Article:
Agree that misinforming the public doesn’t help. Its council doing the misinforming.

      • Dan Chapman said the same thing in his delegation. Look at line 1 of the municipal tax bills for 2022 to 2023 (“final” bills). No change in assessment. Municipal tax revenue increased 15.5%. Others on social media have also confirmed this. Line 1 is the City of Burlington line. I didn’t believe it either, had to put on my glasses and double check the spreadsheet calculation.

    • Wendy Fletcher

      Have you read the budget? It sounds like the answer is no. Because if you had you’d know more about what was going on. I spent 3 days going thru the Budget Framework which came out in June or July. I could speak in factual detail to every buzz word you dropped. Can you respond in kind? Or you’d rather believe that all is well in the fairy tale which is Marianne Meed Ward and her desire to govern a world class city? That’s a term her husband used to a voter in 2022, not one I coined. Thing is, voters didn’t know that was the plan and keeping it from voters for personal gain (being re-elected), that borders on fraud.

      There was nothing wrong with Burlington. There certainly is now. And the root of it is a spend happy mayor and council that wouldn’t know restraint if there was a gun to their heads.

      There is a problem with Eric’s piece but it’s only that it’s not explained in a way that most people get. The budget is the change in money from 2023 to 2024. Its also expressed as a %. That’s the property tax hike for the year.

      That’s not the same as the impact to your tax bill. That’s what he is talking about. If you calculate the increase in your taxes from 2022 to 2023, its around 15%. But as he said, don’t believe him, check. Maybe you ought to have done that before saying he’s wrong and spreading misinformation. He’s not. But you are bc your comments are based on opinion, not fact.

      The rest of us, we do our due diligence.

      If you want a 32% tax increase over 5 yrs which translated to your property taxes increasing 60%, that’s your prerogative. But maybe you’re a renter so really don’t care and just reaping the benefits of those of us who do pay tax.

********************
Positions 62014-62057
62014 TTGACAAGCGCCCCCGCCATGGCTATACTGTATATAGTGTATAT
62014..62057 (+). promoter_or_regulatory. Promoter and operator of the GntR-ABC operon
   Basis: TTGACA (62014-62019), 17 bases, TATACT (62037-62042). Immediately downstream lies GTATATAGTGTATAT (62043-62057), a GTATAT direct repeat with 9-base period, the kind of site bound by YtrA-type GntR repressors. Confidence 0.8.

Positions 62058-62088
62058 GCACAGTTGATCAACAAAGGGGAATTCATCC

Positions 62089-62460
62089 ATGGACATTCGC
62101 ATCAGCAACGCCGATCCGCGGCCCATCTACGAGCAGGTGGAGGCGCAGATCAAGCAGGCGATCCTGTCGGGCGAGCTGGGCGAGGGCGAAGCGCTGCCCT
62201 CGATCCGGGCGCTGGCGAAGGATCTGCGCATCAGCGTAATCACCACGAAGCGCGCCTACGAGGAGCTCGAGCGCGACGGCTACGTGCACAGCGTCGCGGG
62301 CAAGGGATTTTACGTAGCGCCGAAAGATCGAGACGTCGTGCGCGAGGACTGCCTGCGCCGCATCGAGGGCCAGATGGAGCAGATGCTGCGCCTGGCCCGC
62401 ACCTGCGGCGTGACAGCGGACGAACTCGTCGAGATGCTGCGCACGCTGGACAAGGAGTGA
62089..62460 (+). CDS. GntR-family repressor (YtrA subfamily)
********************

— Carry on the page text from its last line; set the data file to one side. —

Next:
• Tom Muir

      Elan, you are talking about the municipal budget share tax increase percentage of 2022 to 2023, which was 15.5%.

      The municipal budget share increase percentage, pretty much everyone else in the City is talking about right now, is for 2023 to 2024, and the last firm share I knew was from Stern, and I wrote a comment about it in the Gazette on November 19, it was 10.21%.

      You can go back and look at the story – “Public opinion not yet clear on what the tax increase should be for 2024”

      As Wendy said – have you read the budget? Looks like no.
      For that matter, do you read the Gazette for the stories and comments, and pay close attention, and fact check? This stuff would seem obviously too important to space. Ask Joan Ford.

      I must say that this budget process is making more noise for sure, but its only because more people are finally paying attention and pitching in, with persistence.

      Take a lesson from this because this attention, and calling out this Council, is the only thing that will ever have any effect, and people have to keep doing it for every issue.